St. Paul schools rolls out Apple iPads to nearly 40,000 students

“The St. Paul School District will roll out an iPad initiative this fall that is the largest ever for a state school system — and as the label on the back of each device makes clear, many people have a stake in it,” Anthony Lonetree reports for The Star Tribune. “‘Provided by taxpayers of St. Paul for students of St. Paul public schools,’ the tag reads.”

“Just three months ago, the district, wrestling with how best to use technology to tailor learning to individual student needs, abruptly ditched a strategy it had sold to voters in 2012 and decided instead to put iPads in the hands of its nearly 40,000 students,” Lonetree reports. “‘This will be a great year of exploration,’ said Superintendent Valeria Silva of the work and the risks ahead. Diane Smith, a fifth-grade teacher at Hamline Elementary, already has seen such an adventure pay off. Last school year, Hamline Elementary, armed with a $50,000 grant from the Verizon Foundation, made iPads available to all students in grades two through five. Nearly nine of 10 students at the school qualify for free or reduced-price lunches, according to state Department of Education data. At first, Smith’s class was locked into math apps. Then the students found the means to give full flower to their own ideas, and the learning took off. Tri-fold displays, the staple of science fairs and history days, soon gave way to iPad creations.”

“For about a year, the district has worked to improve its technology infrastructure, according to Katie Wilcox-Harris, assistant superintendent of personalized learning, and is now ‘absolutely confident’ it can support the influx of the new devices. Teachers are in the midst of completing nine hours of professional development training,” Lonetree reports “In June, the school board approved a $5.72 million lease arrangement with Apple Inc. that will climb to about $8 million annually in 2015-16, when the iPad project is in full operation at 61 school sites. The district has possession of 27,760 iPads and 1,385 MacBook laptops, with the bulk being stored for now in a warehouse with upgraded security. Students will begin receiving their iPads one school at a time during the third week of October.”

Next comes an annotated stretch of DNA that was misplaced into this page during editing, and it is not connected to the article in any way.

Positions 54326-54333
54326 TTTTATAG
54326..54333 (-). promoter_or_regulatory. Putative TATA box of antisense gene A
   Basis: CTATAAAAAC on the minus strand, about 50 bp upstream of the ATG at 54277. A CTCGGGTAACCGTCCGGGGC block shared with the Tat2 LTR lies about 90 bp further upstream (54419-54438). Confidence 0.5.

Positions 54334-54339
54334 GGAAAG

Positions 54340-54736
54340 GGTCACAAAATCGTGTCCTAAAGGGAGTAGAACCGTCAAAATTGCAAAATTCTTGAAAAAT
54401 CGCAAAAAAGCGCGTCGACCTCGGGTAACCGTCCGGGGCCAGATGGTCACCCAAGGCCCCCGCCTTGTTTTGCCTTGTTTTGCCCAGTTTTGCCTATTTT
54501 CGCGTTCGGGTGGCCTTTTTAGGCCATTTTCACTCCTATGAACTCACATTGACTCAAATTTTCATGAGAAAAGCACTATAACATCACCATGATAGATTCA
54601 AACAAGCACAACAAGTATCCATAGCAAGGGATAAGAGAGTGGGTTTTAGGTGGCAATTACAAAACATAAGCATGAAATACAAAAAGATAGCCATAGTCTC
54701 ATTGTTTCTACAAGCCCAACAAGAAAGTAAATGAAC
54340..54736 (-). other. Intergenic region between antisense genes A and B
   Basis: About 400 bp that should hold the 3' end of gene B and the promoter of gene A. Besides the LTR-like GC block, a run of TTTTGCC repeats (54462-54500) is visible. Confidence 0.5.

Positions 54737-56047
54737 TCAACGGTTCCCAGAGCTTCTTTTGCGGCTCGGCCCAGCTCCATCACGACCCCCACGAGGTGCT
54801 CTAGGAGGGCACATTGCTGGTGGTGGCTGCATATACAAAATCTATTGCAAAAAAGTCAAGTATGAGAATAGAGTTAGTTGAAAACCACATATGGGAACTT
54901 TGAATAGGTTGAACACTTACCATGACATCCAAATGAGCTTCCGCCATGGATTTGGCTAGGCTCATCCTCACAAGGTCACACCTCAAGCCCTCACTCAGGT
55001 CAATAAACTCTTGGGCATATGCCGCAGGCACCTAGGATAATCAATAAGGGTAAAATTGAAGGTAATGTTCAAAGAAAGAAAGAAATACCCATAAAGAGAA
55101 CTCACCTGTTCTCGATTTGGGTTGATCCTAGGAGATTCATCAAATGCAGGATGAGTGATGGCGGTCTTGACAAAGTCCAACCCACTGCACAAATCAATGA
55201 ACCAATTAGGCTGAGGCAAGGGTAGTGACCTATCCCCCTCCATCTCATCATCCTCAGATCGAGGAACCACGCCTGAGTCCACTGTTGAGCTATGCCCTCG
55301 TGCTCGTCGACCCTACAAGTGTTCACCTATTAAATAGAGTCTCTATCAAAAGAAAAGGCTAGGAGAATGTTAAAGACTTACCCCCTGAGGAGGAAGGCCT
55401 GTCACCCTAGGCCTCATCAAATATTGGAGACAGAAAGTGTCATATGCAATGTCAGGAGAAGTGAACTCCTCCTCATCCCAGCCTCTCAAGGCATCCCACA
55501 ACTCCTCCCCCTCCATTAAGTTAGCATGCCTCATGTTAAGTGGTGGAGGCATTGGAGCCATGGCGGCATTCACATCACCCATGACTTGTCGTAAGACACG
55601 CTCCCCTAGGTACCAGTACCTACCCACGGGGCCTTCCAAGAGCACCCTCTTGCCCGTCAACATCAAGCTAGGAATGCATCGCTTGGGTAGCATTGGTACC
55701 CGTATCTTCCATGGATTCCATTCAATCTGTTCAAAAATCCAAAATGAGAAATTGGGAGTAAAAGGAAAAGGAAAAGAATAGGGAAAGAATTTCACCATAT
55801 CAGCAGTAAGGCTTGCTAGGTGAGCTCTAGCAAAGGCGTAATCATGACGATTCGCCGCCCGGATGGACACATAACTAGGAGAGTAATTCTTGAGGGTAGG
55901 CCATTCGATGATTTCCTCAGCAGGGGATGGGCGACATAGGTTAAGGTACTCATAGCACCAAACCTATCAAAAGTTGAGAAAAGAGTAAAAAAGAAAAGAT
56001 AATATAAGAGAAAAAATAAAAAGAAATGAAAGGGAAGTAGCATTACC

Read more in the full article here.

MacDailyNews Take: Today is a tale of two school systems. St. Paul School District vs. Los Angeles Unified Schools.

Our bet is that, with Apple’s revolutionary iPad, St. Paul students and teachers thrive while Los Angeles students and teachers struggle mightily due to poor planning and meddlesome mistakes by confused administrators and other assorted clueless busybodies.

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    1. Apple replaces the new iPads with the old in a year or two, depending on their contract. Then they take away the old for resale. How could they resell it when it is inscribed, Moron

  1. I hope they succeed and turns out a good use of tax payer money. However, these large scale deployments often fail or at last never meet expectations. Apple was visionary when seeding schools with Apple II’s way back when. Perhaps the same unfolds here, I just wish that less tax payer money was being used on unproven scale such as this.

  2. As a St. Paul taxpayer with 3 kids in the school system, I am very curious to see how this new program works out. My oldest (6th grade) will be taking her’s home with her each day. My next oldest (4th grade) will be using it at school and leaving it there, and the youngest’s school will not receive their’s until next year.

    Interesting times ahead, that’s for sure…………

  3. As a parent of a St. Paul student, I’m concerned that they are rolling this out without enough training and planning time. As of last year, St. Paul was partnering with Dell, who couldn’t deliver what the district needed. Suddenly they’ve switched gears without much forethought as to what the teachers will actually be doing with the iPads.

    By the way, I applied at Apple to be one of the instructional designers/trainers working with the staff at St. Paul. The position wasn’t posted until late July, which is kind of scary.

  4. Just read the source article.. I wonder if there are going to be legal repercussions to the decision based on the following portion of the source article..

    “In May, Silva announced the district was changing course on a $9-million-per-year voter-approved initiative, “Personalized Learning Through Technology.” Cast aside were the original plans for a Facebook-like Web page through which teachers and students could interact.

    Embraced, instead, was the one-to-one iPad initiative — just the kind of device-laden plan that voters had been told would not be pursued”

  5. “Nearly nine of 10 students at the school qualify for free or reduced-price lunches”

    90% of the students at one school are on a lunch program. That means there are thousands of students in the St Paul district who go hungry on the weekends and during the summer. While I really like the idea of expanding teaching to include technology (especially iPads), I wish the district could have spent some of that $5.72M on the more basic needs of the students.

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